Just because there is flat water doesn’t mean lifeguards can relax. It was a green-flag day up at Maidstone Park last Thursday when guards needed to call in a Jet Ski for assistance for a father and son who were swimming in the calm waters but got too close to the jetty on an incoming tide, according to John Ryan Jr., chief of East Hamtpon Town’s lifeguards.
The tide was pushing from Gardiner’s Bay into the Three Mile Harbor channel, creating a strong current against the jetty. Three lifeguards were working. One stayed on the tower, one stayed on the jetty to warn boats about the swimmers, and another took to a paddleboard to help the father and son who were clinging to pylons at the end of the jetty.
“The lifeguard on the paddleboard also got sucked into the current, and now we had a lifeguard, a father and his son hanging onto the side of a paddleboard, with boats coming into and out of the channel,” said Mr. Ryan. The lifeguard on the tower was able to call for Jet Ski backup, and Mr. Ryan and another guard brought the Jet Ski from Atlantic Avenue Beach in Amagansett to help get everyone out of the channel.
“Whenever you go into the water, stop, look, and see what’s going on,” said Mr. Ryan. “Read the trouble spots. Know what the tide is doing.”
He described another situation at Maidstone Park where the wind was blowing offshore, and a man got pushed much farther out than he expected. “His intention was not to go so far offshore,” said Mr. Ryan. “Mother Nature’s intentions are always different than ours.”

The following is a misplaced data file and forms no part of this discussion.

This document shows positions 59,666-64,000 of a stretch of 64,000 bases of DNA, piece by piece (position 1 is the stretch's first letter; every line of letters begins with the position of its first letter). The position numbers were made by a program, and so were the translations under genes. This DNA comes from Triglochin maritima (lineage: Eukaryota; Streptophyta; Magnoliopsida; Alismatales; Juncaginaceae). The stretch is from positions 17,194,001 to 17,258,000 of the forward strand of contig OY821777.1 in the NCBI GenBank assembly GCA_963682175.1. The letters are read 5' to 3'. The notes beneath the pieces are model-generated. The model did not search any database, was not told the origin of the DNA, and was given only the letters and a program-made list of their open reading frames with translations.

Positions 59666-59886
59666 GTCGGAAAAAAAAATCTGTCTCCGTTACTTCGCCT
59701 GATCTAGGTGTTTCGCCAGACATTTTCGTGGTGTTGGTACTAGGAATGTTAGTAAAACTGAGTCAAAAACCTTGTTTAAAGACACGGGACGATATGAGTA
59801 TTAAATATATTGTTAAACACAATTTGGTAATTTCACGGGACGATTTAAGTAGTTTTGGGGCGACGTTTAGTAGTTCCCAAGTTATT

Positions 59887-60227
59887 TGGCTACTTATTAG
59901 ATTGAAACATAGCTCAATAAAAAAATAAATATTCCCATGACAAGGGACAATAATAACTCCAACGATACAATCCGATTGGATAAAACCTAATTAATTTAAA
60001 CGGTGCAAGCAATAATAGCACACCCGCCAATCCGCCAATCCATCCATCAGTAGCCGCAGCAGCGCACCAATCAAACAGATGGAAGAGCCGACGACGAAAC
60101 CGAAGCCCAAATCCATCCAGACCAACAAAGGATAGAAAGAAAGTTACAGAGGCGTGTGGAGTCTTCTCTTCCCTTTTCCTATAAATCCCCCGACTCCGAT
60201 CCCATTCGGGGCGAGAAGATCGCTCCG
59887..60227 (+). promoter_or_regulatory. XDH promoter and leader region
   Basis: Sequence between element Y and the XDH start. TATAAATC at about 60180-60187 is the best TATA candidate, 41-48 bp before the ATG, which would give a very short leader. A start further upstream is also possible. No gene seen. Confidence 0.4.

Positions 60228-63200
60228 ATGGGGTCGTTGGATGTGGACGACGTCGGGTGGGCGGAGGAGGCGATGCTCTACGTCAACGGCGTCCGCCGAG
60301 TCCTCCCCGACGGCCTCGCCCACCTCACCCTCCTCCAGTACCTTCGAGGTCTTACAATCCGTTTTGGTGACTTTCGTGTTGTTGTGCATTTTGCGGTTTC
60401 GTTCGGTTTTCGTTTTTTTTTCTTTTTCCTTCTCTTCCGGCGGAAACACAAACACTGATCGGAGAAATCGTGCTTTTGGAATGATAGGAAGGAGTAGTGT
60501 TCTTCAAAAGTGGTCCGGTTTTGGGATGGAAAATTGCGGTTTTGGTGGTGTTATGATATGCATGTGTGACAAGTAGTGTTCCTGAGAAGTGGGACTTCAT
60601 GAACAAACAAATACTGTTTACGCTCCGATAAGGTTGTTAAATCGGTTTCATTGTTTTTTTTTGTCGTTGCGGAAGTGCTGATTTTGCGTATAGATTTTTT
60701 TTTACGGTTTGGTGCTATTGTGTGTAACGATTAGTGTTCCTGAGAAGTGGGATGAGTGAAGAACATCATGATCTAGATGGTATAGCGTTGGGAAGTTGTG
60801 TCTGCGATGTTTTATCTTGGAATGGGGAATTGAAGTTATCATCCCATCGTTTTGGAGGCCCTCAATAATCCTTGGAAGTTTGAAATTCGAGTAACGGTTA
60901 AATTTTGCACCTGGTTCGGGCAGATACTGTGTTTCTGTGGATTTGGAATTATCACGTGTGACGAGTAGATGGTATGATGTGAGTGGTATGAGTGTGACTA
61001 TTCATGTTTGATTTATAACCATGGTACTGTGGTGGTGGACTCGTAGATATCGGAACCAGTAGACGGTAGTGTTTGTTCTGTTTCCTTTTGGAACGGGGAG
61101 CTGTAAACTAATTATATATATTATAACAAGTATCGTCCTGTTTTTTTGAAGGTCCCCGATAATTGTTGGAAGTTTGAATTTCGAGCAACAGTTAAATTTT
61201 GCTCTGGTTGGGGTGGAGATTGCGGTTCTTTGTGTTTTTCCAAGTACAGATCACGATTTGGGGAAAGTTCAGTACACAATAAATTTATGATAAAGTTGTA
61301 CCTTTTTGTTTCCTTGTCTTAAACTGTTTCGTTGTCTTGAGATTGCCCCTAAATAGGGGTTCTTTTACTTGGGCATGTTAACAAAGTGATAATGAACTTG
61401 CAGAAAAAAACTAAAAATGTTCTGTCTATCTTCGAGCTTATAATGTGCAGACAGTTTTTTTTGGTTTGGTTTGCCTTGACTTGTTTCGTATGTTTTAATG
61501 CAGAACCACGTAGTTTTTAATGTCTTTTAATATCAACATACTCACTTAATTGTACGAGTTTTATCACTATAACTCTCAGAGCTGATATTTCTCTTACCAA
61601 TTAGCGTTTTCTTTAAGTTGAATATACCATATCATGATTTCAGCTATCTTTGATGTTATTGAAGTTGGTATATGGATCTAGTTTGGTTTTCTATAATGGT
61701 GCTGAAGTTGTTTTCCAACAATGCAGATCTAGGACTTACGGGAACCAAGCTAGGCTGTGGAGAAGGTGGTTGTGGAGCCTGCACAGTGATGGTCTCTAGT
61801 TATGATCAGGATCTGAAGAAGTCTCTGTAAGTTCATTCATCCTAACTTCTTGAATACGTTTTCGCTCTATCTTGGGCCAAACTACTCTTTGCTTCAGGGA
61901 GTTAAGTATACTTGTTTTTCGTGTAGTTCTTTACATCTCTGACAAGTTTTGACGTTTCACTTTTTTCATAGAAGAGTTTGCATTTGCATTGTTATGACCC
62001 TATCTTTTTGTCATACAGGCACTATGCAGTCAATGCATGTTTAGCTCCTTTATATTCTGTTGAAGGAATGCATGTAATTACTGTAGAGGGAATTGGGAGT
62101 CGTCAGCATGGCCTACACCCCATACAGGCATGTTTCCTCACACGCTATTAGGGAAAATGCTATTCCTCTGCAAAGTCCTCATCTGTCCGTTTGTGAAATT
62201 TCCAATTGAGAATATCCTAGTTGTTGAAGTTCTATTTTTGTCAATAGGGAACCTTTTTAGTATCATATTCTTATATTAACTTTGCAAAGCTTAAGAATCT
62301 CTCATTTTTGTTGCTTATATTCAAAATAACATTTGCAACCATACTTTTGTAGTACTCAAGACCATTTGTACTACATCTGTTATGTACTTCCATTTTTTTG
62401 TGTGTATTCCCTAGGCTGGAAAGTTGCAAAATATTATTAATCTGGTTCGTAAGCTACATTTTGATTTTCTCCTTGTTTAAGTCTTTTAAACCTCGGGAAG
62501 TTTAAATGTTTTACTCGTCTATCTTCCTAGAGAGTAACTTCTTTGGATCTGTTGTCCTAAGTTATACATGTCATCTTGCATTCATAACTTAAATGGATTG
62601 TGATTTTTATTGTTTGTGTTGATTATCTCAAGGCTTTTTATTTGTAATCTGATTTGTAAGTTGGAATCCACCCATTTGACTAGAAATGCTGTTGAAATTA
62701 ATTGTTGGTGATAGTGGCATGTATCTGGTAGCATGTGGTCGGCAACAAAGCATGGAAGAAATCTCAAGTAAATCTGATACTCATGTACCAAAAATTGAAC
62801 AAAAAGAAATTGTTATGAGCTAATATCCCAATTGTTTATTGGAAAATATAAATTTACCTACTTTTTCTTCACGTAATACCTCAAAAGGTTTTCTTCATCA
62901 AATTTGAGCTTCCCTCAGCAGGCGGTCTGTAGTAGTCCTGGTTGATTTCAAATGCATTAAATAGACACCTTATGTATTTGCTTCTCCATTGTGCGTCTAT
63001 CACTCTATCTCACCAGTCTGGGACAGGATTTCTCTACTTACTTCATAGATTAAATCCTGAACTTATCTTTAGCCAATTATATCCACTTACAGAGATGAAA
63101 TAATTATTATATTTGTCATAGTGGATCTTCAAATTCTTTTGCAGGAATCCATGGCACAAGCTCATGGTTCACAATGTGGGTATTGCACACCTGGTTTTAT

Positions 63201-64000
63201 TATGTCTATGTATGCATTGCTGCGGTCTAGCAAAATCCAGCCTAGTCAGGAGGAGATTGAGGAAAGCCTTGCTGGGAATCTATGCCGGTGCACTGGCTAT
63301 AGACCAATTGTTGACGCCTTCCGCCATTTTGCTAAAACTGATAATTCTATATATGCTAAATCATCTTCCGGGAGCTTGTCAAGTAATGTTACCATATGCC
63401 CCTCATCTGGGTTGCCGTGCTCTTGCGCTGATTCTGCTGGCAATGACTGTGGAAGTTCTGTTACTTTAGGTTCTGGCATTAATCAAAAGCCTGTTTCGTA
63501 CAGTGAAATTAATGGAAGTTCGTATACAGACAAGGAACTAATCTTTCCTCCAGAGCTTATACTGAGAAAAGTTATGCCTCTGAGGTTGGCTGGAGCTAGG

East Hampton Village’s chief lifeguard, Drew Smith, was happy to report that with many green flag days in the last week, there were no saves necessary at the village beaches.
However, he said, the Tuesdays at Main Beach music events have grown in popularity with estimated crowds of 3,000 people. Lifeguards stay late on Tuesdays to staff the event. Mr. Smith said if there are any safety concerns during the event, water-related or not, the best thing to do is to go to a lifeguard tower.
“All of the departments are in communication with one another,” he said. “It’s easier to find a lifeguard tower than a person in a crowd.”
He wanted to remind beachgoers that according to village law, no dogs are allowed on the beach between 9 a.m. and 6 p.m. Between 6 p.m. and 9 a.m. dogs are allowed on the beach but should remain leashed.